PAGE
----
Thursday, September 11, 2014

First Polar Outbreak Portends Ominous Winter

The northeast wind blew ferociously all night last night. You may not have noticed, but we here in Eastern Washington are in the midst of a Polar Outbreak - a weather pattern that reeks havoc with wine grapes in the winter. You didn't notice? That's because the temperatures up north where the cold air comes from are still moderately warm.
Here is what happens. The jet stream makes a big loop up the Pacific Ocean into Alaska, then turns south into Alberta, Canada, the southwest into eastern Washington.
Normally, this big loop misses us and hits Montana, but yesterday and today it is looping further west and hitting us.
Why does this portend a nasty winter? First there is an El Niño developing in the Pacific - good news for California, but bad news for Washington. (Oddly there is a point in southern Oregon that is not affected either way during El Niño/ La Niña.) The jet stream has a wet and dry side. El Niño puts California on the wet side and Washington on the dry side. It is also the time that Polar Outbreaks are most likely to happen and happen strongly. Usually we get two or three of these per winter. This is the earliest I can remember. Because we are on the dry side of the jet stream, next year could be a short water year in the Yakima Basin.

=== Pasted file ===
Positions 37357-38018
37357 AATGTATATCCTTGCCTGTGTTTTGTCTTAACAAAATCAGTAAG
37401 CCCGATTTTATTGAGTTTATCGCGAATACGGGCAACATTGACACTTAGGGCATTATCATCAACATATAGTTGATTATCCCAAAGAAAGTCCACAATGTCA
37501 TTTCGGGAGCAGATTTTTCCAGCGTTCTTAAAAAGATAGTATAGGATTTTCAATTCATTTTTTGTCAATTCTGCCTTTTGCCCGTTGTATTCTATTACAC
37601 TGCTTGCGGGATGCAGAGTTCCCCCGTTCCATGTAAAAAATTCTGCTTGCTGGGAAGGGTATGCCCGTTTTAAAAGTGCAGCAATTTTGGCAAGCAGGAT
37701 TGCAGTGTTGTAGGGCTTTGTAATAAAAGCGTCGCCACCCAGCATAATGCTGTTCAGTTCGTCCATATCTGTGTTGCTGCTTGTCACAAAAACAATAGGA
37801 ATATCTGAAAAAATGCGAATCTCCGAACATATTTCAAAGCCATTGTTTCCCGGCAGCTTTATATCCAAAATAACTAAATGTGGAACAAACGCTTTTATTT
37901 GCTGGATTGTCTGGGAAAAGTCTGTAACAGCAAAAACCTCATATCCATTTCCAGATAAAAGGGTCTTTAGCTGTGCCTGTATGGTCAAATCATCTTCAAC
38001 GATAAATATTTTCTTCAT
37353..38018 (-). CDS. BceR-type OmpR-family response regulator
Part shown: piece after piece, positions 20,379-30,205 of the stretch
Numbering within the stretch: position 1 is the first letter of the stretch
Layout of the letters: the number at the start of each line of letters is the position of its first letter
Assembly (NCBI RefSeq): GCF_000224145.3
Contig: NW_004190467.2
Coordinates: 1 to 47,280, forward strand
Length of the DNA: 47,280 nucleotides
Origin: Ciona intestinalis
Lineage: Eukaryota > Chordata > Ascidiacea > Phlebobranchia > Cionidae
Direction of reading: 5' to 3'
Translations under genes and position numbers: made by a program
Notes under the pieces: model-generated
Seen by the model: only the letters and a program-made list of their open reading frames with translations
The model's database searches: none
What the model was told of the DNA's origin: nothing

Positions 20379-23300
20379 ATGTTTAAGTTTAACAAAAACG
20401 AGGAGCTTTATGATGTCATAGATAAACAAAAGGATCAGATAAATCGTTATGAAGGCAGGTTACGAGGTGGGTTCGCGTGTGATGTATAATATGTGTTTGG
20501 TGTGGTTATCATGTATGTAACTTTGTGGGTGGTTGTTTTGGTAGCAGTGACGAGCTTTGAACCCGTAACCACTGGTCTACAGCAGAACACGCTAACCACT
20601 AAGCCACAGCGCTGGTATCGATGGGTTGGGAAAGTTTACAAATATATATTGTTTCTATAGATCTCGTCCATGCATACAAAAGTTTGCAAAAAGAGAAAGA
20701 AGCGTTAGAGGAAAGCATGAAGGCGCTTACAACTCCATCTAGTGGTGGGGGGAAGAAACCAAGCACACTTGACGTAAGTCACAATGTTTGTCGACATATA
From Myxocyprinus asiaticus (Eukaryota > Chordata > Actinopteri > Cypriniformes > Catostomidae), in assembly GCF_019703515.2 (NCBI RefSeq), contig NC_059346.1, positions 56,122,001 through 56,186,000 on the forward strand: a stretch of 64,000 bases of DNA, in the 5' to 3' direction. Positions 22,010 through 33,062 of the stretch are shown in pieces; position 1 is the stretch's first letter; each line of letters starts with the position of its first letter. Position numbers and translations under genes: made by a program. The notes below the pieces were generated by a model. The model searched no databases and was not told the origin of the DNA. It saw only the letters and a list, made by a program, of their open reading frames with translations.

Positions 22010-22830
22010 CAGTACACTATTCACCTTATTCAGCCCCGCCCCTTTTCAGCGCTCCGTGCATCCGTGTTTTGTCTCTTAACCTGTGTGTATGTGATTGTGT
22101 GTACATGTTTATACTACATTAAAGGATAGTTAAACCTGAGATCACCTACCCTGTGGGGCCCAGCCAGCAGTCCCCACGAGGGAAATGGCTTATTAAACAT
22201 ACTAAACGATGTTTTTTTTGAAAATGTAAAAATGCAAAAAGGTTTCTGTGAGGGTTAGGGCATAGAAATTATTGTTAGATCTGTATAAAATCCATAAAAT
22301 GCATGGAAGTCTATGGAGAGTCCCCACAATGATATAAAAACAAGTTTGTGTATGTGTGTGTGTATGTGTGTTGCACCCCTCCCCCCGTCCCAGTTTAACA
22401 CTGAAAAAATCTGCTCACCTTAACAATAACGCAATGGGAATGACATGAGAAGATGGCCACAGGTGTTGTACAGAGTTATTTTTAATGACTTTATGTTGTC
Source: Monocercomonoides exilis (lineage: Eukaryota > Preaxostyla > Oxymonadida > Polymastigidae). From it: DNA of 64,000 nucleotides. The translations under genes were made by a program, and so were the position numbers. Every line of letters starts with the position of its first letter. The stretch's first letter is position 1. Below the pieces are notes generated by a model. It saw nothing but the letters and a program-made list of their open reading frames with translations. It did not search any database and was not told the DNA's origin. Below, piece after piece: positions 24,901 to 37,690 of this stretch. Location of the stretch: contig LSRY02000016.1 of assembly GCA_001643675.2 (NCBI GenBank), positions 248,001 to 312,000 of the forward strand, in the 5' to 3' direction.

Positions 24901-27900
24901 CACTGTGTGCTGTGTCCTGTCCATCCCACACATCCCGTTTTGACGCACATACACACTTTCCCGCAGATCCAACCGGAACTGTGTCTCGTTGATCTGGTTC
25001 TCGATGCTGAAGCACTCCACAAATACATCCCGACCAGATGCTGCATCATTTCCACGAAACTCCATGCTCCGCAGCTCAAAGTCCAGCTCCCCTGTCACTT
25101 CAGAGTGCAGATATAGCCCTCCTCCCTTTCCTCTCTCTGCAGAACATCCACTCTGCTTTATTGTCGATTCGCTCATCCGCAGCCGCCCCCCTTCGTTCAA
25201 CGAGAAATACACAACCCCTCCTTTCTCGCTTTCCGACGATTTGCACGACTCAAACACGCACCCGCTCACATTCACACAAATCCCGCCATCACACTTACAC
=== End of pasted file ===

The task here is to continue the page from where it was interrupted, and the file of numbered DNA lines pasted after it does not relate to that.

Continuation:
Another serious problem with a Polar Outbreak is that they are often preceded by the Pineapple Express, a strong jet stream directly from Hawaii. This causes the grapes to lose their cold hardiness. Like a giant snake, the jet stream then loops northward in a matter of hours.
The forecast for tonight is 37o. The normal low is 45o and the record low is 35o. If this were winter it would be serious.
What to watch for: if the temperature in Fairbanks, Alaska reaches 40o below this winter, expect a serious Arctic Outbreak.

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